Hibernation with disk encryption

Hello all.

I’m trying to understand the workings of hibernation on encrypted swap in Linux in general and NixOS in particular, and would greatly appreciate if someone could clarify my understanding on a few points. I am terribly sorry in advance if I have completely misunderstood the whole thing and none of my questions make sense.

  1. Kernel documentation on the topic warns against mounting any filesystems between hibernation and resuming. At the same time, documentation for fileSystems.<name>.neededForBoot NixOS option indicates that at least /nix/store is mounted in the initial ramdisk. Am I to understand that this doesn’t happen when resuming?

  2. If so, how does that interact with swapDevices.*.encrypted.keyFile NixOS option? Its documentation suggests that all of the neededForBoot filesystems are mounted prior to consulting this file; am I to understand that this, too, doesn’t happen when resuming from hibernation, and so the swap partition used for hibernation cannot be encrypted with a key file?

  3. But it can be encrypted with a password, right? As in, if I just set swapDevices.*.encrypted.enable, .blkDev and .label, and set up encrypted partition accordingly, hibernation should (at least in theory) work and not leave me at a risk of data loss implied in p.1? Arch wiki article on the topic suggests adding custom mkinitcpio hook — is that relevant for NixOS?

  4. On a somewhat tangential note, boot.resumeDevice option documentation seems to indicate that swap devices should be tried automatically, but on my (normally booted) system there are no resume= parameters in /proc/cmdline, and /sys/power/resume is 0:0, which are the two ways the aforementioned kernel documentation page suggests for specifying resume device (I do have swap enabled, as verified by lsblk). Is this done through some separate mechanism, or should I disregard the documentation and specify boot.resumeDevice manually? Or the relevant kernel options are somehow provided only if there is a hibernation image?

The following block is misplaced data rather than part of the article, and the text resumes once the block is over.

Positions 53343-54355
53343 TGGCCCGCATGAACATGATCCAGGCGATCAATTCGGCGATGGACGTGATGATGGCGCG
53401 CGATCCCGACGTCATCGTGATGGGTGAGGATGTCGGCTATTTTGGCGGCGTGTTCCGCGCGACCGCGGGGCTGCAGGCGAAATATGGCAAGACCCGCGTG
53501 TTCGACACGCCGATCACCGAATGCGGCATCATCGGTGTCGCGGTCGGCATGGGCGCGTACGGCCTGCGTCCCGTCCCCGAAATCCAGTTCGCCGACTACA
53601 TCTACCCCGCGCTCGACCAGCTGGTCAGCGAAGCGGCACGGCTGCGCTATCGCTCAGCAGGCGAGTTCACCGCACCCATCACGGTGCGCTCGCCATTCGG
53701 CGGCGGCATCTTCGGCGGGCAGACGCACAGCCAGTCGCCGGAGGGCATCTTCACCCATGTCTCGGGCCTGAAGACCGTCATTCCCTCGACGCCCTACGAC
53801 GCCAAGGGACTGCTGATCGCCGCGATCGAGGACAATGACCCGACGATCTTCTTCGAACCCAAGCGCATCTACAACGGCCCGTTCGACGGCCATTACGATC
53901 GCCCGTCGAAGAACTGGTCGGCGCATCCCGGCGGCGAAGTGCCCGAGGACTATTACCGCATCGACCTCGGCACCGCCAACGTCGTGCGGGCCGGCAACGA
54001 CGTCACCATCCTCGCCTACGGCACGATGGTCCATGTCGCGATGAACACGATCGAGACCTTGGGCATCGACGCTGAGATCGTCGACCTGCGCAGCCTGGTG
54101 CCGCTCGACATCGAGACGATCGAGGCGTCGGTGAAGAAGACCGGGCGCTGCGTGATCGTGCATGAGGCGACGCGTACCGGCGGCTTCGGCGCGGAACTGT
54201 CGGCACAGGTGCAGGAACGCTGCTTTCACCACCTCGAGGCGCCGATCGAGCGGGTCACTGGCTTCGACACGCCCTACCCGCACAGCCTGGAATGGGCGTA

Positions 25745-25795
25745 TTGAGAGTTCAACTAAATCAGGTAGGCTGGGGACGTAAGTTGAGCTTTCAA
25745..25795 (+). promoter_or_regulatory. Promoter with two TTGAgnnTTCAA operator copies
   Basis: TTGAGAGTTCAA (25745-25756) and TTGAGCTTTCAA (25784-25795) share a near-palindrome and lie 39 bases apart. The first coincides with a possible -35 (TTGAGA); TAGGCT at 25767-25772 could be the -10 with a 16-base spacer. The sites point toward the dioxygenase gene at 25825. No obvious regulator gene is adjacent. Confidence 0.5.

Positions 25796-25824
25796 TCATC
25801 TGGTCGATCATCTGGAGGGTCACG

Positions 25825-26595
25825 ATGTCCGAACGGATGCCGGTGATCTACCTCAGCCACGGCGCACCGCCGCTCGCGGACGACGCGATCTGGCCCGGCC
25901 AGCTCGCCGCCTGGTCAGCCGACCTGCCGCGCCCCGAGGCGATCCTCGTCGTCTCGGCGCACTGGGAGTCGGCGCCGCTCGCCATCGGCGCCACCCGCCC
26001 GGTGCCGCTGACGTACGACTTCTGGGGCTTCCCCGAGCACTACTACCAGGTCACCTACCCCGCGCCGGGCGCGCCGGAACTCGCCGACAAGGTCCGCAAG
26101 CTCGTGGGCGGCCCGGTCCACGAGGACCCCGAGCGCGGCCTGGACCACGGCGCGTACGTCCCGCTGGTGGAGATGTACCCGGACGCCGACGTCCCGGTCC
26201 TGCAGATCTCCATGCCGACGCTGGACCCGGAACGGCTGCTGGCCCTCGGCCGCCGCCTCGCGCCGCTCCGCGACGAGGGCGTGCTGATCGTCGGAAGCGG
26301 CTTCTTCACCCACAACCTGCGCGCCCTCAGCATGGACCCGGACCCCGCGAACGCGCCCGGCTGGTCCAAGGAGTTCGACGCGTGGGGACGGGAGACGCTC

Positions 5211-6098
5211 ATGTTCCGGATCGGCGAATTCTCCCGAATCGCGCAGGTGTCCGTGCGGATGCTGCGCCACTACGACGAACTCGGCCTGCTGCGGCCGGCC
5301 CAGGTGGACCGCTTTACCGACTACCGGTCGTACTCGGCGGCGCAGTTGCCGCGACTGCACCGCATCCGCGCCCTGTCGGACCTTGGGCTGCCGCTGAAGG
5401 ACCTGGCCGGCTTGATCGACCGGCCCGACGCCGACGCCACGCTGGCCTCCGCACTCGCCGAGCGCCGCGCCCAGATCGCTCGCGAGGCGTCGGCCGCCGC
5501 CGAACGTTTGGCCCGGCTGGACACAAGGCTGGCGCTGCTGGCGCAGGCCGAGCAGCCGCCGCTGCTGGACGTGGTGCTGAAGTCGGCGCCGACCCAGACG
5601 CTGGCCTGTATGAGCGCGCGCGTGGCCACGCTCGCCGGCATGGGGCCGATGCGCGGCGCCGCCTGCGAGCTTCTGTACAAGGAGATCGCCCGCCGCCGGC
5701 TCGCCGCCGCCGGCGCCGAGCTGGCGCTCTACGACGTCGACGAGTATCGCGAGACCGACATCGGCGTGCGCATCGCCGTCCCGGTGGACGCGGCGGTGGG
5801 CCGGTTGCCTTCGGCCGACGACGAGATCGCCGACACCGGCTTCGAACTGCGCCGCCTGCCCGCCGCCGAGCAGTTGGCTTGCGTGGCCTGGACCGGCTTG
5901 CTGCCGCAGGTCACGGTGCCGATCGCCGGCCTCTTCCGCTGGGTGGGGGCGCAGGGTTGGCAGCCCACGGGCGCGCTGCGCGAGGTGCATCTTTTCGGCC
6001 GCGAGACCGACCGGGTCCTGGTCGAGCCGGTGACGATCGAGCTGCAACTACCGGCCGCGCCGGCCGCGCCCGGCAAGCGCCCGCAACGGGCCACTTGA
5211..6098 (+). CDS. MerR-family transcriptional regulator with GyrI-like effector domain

I suppose some of these questions are answerable with a bit of experimentation on my end, but after seeing stern warnings about data loss in kernel docs I am a bit anxious about blindly trying things without checking my understanding first.

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So I did what I should have done from the beginning and poked around the source, and I think I have found all the answers; I would still be grateful if someone with actual knowledge about the relevant parts of the boot process could double-check my conclusions.

  1. Devices encrypted with and without a key file are treated very differently. Devices that do not require a key file (and use a password) are added to LUKS devices, whereas those that use a key file are unlocked separately in postMountCommands.

  2. Commands to unlock configured LUKS devices are added either to preLVMCommands or postDeviceCommands, depending on their configuration; either way, they are unlocked fairly early in stage 1 init.

  3. After that stage 1 init iterates over all configured swap devices, and checks each of them in turn for hibernation image. Notably, at that point, encrypted-with-a-password swap devices are already unlocked and therefore eligible.

  4. If a hibernation image is found, stage 1 init script then tells the kernel to resume from it by writing to /sys/power/resume. Writing to it apparently restores system from hibernation immediately, and skips the rest of the script. (Am I understanding this right? Pending actual experiment, I am basing my understanding on this 15 year old e-mail.)

  5. Only if the system did not resume from hibernation for some reason are neededForBoot filesystems mounted, and only after that are postMountCommands executed, including unlocking encrypted partitions that use a key file.

So, to answer my own questions

  1. Yes, neededForBoot filesystems are not mounted when resuming, because resuming logic comes before mounting them in the init sequence.
  2. Swap partitions locked with a key file are simply never searched for hibernation images, because they are unlocked too late for that.
  3. I will need to actually try that when I have the time again, but it seems that it should just work, without any additional hooks.
  4. The last option; hibernation images are detected independently of the kernel resume= option, and the kernel is made aware of them only if/when they are found.